#1 Steve: Steve is a really fun guy who did a great job posing on a stool in his backyard for this image.
#2 Julie: Fortunately Julie is so nice looking and posed so great, it only took five or six photos to get the right one.
#3 Tara: Believe it or not, Tara was able to strike the perfect pose without even being on this boat.
#4 & #5 Charlie: It took two separate images to composite Charlie together as she flies off the boat to catch the duck.
#6 Lucy: Photographed by the pool, I used a ball to get Lucy to look in the right direction.
#7 Jack: With his front paws on a stool, I guess I was lucky to get this photo of Jack.
#8 Steve: Dad fishing with his boys only took a couple of photos to get this.
#9 Henry: Pretending to catch a fish, Henry did a great job giving me his best surprised expression.
#10 George: The plan for George was to be mad his brother caught a fish and he didn’t, which I think he nailed.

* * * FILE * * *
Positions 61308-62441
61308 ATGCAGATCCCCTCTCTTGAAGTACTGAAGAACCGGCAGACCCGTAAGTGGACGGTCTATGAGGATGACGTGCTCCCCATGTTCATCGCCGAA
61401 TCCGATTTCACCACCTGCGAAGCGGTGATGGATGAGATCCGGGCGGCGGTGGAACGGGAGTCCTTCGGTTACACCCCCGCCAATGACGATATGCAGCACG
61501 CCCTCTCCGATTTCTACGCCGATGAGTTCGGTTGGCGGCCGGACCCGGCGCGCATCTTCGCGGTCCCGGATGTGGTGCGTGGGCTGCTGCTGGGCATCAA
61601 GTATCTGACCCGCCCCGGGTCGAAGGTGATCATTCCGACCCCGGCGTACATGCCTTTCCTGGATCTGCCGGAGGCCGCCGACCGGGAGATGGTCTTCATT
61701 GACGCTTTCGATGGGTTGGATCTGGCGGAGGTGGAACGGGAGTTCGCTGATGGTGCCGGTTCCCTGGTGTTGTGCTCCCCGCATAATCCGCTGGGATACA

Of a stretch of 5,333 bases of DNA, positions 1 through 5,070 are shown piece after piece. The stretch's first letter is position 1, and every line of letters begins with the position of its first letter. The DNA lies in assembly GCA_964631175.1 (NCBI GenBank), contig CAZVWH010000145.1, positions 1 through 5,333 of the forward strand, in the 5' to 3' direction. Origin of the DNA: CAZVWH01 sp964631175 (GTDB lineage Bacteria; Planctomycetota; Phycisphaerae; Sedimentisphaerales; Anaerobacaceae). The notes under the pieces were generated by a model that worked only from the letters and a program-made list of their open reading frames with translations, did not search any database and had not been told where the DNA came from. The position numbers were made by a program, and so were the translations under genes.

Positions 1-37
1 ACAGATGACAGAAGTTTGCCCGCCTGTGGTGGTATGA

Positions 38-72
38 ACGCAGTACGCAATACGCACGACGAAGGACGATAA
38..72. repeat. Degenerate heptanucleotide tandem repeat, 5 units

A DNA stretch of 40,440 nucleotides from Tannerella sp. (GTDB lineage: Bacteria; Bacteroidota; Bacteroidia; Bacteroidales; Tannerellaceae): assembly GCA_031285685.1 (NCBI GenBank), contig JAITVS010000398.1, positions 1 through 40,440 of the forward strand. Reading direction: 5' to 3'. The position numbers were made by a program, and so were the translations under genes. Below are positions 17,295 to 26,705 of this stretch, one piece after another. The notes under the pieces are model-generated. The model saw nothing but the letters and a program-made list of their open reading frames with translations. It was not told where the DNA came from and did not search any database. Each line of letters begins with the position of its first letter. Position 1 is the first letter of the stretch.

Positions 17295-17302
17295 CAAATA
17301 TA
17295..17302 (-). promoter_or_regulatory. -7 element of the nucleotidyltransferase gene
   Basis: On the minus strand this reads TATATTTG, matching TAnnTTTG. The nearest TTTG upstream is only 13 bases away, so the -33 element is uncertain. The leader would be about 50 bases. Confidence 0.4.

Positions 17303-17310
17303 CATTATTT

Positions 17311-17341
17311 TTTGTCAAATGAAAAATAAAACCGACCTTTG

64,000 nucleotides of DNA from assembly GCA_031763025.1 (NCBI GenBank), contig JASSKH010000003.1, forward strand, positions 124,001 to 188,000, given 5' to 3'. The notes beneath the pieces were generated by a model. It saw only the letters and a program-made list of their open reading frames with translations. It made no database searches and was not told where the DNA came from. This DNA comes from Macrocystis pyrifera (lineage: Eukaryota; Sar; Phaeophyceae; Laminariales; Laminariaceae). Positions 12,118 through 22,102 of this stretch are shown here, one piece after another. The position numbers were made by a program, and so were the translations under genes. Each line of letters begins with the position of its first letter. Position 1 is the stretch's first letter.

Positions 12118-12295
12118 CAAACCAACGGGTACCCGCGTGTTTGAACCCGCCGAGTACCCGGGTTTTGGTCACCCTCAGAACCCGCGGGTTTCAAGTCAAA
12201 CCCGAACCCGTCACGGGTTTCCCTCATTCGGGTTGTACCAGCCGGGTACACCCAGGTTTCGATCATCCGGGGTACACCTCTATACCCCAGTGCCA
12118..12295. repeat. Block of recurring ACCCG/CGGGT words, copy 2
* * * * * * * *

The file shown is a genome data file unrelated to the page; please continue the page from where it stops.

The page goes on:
#11 Barbara: A painter, Barbara wanted to be painting with her granddaughter.
#12 Blake: Blake is an awesome model who easily strikes the perfect pose.
#13 Kristin: Photographed in the garage, Kristin strikes the perfect pose to look like she’s going to catch her baby.
#14 Peter & Curtis: When asked to hang his sun upside down by the ankle, Peter had no hesitation, and Curtis thought it was fun.
#15 Bill: Always a ham, Bill actually looks like he could be roasting Weiner’s on an open fire.
#16 & #17 Lake: I composite two separate photos of water together to build the lake.
#18 Ripples & Splashes: I Photoshopped in ripples and splashes along the side of the boat to give the illusion that it’s moving.
#19 Electric Boat: I photographed the boat in the dock without anybody on it, which gave me the flexibility to do what I wanted with it.
#20 Racing Duck: I thought it would be funny to see the electric boat racing the duck, so I spent a bit of time at the lake to capture an image of a duck swimming fast.